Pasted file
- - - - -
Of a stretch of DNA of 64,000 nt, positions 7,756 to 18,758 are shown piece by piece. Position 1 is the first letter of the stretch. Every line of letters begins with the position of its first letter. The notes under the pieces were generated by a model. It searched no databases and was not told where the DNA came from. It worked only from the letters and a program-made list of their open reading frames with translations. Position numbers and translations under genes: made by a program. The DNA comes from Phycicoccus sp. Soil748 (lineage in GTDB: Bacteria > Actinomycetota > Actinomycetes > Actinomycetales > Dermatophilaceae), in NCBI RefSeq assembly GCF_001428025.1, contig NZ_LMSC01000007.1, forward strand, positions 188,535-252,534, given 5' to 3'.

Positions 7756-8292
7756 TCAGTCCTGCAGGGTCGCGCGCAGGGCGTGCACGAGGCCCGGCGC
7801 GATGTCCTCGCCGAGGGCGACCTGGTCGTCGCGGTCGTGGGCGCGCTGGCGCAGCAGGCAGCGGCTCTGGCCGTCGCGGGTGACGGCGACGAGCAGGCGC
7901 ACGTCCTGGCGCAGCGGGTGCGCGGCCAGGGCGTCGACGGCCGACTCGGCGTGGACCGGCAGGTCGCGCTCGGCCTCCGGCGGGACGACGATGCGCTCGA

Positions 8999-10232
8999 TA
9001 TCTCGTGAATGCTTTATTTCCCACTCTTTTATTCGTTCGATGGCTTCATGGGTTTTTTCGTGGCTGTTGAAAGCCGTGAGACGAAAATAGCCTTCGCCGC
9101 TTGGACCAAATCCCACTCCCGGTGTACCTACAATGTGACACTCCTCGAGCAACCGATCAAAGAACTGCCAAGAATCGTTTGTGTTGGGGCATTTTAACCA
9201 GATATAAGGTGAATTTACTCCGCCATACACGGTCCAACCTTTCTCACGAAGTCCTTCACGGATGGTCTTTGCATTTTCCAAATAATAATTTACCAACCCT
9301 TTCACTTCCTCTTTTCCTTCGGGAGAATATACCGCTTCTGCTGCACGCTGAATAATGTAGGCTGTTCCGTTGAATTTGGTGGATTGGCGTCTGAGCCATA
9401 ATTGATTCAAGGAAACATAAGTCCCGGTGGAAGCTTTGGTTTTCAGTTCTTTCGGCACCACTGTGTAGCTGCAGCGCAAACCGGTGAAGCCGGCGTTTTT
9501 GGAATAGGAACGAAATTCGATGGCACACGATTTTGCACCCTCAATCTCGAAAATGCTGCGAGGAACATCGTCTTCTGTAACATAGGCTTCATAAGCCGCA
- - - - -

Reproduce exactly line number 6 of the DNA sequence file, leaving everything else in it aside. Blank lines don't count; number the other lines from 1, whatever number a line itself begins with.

Positions 8999-10232